Thursday, February 03, 2011, 4:30PM - 5:30PM
The 1st International Summer School in Glaciology was held during June 2010 in McCarthy, Alaska at the Wrangell Mountain Center. McCarthy is located roughly 8 hours drive south of Fairbanks in south central Alaska. McCarthy is a small village (the population was 42 in the last census) in immediate vicinity to 5000 sq km of glaciers originating in the Wrangell Mountains, part of the Wrangell – St. Elias National Park (the largest in the US).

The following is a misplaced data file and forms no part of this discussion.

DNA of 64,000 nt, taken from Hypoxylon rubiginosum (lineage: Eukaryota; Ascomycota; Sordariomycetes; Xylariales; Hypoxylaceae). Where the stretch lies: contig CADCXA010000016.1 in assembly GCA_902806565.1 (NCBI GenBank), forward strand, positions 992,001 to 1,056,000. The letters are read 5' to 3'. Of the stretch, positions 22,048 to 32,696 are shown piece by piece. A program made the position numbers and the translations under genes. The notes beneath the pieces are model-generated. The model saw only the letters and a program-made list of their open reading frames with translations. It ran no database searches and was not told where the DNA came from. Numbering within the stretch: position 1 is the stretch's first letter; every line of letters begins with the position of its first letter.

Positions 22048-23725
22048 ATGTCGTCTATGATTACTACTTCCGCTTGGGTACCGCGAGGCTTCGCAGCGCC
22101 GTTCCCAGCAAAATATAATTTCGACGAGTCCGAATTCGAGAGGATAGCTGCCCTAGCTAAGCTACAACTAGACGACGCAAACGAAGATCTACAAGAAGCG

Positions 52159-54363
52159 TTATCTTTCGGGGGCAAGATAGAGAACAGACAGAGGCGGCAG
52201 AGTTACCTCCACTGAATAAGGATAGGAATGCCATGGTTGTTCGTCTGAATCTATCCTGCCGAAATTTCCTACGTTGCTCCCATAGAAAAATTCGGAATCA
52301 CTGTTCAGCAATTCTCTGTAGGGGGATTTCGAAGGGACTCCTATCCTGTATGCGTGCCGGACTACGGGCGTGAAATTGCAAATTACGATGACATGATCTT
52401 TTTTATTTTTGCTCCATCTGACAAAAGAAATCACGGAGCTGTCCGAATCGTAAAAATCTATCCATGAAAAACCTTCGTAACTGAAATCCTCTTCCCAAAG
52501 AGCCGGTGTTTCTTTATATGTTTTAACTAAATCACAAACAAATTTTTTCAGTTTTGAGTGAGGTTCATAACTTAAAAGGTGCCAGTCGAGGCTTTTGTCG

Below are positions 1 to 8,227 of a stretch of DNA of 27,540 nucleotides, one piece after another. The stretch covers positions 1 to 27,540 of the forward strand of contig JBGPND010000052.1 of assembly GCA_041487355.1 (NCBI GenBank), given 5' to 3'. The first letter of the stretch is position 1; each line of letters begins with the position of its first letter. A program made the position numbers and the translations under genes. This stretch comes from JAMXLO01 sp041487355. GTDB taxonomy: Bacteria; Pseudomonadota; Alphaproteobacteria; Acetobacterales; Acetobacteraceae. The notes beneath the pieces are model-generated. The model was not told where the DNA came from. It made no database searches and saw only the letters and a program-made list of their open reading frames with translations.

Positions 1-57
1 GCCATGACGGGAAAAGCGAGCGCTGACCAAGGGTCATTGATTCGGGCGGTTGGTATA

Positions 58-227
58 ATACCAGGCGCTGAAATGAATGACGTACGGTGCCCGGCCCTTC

The course offered students, myself included, a comprehensive overview of the physics of glaciers and current research frontiers in glaciology. I will give an overview of my experience in McCarthy, relate some fun facts about this unbelievable town, and summarize some of the current ongoing research as best I can. Come learn a little bit about glacial lake outburst floods, ice penetrating radar, laser altimetry, sea level rise, and whatever else I can remember! I'll also mention the history of copper mining at Kennecott (the richest known concentration of copper in the world), why there is no road to McCarthy (nobody wants one) and how it felt to be a vegetarian for three weeks (pretty darn good).